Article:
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Law enforcement joins together for biosecurity seminar

October 19, 2011


Psychiatric issues don’t necessarily keep people from working with the biohazards the FBI calls “select agents.”
William So, program and policy specialist with the FBI, said every researcher who wants to work with select agents has to file a form called the FD-961 with the FBI, who conducts a background check. If someone has had past psychiatric issues but sought help of their own accord instead of having them discovered in court, that person can pass the background check, So said.
It’s one of many reasons why it’s important for biotechnology employers to conduct thorough background checks on potential researchers, So said. He then used Seung-Hui Cho, the undergraduate student responsible for the Virginia Tech massacre in 2007, as another example.
“He was court-adjudicated because of psychiatric issues,” So said. “However, that was kept within the commonwealth of Virginia. They did not enter it into a national database. So if this individual had applied for select agent access, the FBI would look at the national database, and potentially he could have gotten a green light to get select agent access. So, as constituents of your state, as voters, what can you do about strengthening biosecurity?”
So’s presentation was part of an FBI biosecurity workshop hosted at MSU’s Franklin Center Tuesday, attended by law enforcers and faculty from MSU and other universities.
Teresa Gammill, assistant vice president for research at MSU, said she was grateful to the FBI agents contributing to the biosecurity workshop, as well as other FBI agents conducting a cybercrime seminar at the Bost Extension Center the same day.
“A lot of us might take things for granted and say, ‘Well, things can’t happen here at Mississippi State,’” Gammill said. “We have to be prepared when emergencies arise in biosecurity. We’re all here this afternoon to learn how to respond to these emergencies, so that we can work with our local law enforcement agencies.”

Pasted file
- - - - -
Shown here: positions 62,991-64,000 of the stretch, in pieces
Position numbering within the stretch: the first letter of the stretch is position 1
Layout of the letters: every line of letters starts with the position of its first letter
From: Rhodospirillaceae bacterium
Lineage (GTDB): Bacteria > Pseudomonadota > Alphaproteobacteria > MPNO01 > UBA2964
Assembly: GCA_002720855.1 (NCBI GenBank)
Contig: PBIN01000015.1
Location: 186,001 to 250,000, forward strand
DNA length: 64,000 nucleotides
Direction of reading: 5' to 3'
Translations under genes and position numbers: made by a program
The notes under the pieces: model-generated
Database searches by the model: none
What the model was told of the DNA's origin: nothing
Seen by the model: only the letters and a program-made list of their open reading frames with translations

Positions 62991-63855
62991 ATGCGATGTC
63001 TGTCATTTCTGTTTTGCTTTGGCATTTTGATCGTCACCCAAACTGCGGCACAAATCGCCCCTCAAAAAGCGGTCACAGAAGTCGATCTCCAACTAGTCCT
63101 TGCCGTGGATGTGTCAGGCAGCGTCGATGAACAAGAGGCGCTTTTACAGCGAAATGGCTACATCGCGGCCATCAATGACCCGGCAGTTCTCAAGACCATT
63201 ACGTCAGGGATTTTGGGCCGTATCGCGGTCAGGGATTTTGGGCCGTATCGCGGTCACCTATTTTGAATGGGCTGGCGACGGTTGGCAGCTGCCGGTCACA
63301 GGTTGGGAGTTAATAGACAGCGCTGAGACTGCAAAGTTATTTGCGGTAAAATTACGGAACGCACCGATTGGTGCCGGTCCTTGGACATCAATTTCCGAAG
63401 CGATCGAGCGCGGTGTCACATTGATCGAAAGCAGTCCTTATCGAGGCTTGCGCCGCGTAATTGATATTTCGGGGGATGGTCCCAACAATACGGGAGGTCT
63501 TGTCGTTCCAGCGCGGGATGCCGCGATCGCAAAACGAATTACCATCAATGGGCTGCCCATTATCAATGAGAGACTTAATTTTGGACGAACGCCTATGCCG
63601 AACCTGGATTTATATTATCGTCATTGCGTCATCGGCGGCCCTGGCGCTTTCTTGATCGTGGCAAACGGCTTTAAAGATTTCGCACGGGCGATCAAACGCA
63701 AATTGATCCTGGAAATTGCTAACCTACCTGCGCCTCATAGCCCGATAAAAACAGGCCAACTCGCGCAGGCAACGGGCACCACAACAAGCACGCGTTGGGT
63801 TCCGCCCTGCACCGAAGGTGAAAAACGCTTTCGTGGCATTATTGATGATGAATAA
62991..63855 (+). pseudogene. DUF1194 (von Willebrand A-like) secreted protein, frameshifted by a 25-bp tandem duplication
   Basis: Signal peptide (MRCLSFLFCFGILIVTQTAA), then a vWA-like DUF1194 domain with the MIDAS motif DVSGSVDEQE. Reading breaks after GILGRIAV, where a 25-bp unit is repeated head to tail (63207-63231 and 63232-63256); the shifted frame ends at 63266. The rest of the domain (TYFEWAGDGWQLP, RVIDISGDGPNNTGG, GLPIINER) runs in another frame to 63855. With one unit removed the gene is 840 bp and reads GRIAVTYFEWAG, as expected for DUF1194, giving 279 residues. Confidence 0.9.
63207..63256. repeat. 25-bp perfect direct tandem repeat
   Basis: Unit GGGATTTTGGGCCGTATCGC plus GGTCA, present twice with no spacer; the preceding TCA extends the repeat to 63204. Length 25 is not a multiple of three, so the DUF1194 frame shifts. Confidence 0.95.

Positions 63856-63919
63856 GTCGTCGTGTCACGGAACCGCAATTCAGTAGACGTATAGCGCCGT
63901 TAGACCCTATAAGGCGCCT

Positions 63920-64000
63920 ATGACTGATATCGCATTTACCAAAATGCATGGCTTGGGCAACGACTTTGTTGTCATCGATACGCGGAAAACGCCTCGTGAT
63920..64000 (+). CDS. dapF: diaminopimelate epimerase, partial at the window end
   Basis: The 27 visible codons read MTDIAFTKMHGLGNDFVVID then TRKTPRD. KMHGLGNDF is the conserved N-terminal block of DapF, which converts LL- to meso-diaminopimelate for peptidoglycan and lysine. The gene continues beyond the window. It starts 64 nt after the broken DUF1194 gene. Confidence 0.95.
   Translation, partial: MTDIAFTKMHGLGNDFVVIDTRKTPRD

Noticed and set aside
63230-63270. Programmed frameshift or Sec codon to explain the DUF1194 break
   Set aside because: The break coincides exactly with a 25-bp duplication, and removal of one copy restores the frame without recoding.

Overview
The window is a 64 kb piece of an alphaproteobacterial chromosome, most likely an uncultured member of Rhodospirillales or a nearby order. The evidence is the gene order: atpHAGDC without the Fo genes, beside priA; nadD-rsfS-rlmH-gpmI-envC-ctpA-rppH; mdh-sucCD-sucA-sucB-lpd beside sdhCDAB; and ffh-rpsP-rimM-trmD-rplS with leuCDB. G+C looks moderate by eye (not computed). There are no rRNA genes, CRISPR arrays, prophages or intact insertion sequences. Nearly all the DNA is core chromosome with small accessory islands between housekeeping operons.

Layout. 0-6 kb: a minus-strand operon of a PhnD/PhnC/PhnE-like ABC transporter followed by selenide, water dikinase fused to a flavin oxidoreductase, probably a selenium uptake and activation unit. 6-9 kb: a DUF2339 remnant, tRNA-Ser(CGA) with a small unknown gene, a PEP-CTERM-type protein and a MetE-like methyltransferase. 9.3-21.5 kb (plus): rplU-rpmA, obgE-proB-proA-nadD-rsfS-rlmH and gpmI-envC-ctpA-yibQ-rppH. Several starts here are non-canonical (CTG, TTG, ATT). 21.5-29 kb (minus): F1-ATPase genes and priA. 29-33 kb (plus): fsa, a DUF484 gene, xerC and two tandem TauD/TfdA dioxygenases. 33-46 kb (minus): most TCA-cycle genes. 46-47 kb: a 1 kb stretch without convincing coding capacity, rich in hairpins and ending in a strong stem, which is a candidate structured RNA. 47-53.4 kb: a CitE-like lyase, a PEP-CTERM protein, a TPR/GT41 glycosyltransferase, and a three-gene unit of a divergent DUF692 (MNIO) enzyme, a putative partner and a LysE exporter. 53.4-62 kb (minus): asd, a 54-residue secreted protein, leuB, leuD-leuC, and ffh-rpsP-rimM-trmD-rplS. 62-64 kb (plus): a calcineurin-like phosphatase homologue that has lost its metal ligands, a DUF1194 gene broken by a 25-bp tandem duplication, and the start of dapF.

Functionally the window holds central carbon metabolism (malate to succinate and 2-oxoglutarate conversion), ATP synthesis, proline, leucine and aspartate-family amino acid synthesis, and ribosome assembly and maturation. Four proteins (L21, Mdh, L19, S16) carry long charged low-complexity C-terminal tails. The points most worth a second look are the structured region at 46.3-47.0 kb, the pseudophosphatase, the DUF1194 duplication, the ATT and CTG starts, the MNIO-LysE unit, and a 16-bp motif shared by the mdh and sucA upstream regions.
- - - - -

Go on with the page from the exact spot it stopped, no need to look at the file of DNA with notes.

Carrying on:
Gammill said she was also grateful to Patricia Cox, assistant director of the MSU Office for Regulatory Compliance, for organizing the workshop. Cox said a wide range of institutions were represented in the audience for the workshop.
“We’ve got law enforcement; we’ve got academia; we’ve got some private research institutions here,” Cox said. “We’ve got the USDA. I think we’ve got, also, some public health agencies here.”
Daniel McMullen, special agent in charge of the FBI’s Jackson division, said he was grateful to MSU for sponsoring the workshop, and to Louisiana State University and the Southern Research Institute of Alabama for participating. He said the workshop was designed to inform attendees about how security risks manifest themselves and how threats are discovered.
“But I think at the top of the list, what this is about is cooperation,” McMullen said. “We certainly know in a post 9/11 environment that no one agency, no one entity, can protect this country alone. It’s going to take all of us to understand what that threat looks like, to identify it and to mitigate it.”
So said biosecurity goes beyond just keeping select agents out of the wrong hands and containing them in research environments. Biosecurity also includes preventing exploitation of research and researchers.
“We’re not simply talking about terrorism issues, but we’re talking about exploitation for economic value,” So said.
Scientists need to guard against nefarious exploitation by guarding against dual use, or the potential for peaceful research to be used for weaponry, So said. They need to be aware of how public their research is, he said, and how easily terrorists can access and repurpose it.
“I’m not saying, ‘Don’t publish,’” So said. “It’s important information, but how can you do it in such a way that it makes it harder for any individual that might have nefarious intent? Do you have to outline each and every procedure, step and chemical when you publish?”
So said he and the FBI don’t necessarily have all the answers. Rather, the FBI, other law enforcement agencies and scientists need to work together to prevent biotechnology from falling into the wrong hands.
“We’re not saying (you should) put guards, guns and gates in front of every petri dish that you have,” So said, “but what are some practical solutions so you can ensure that only the right people have access?”

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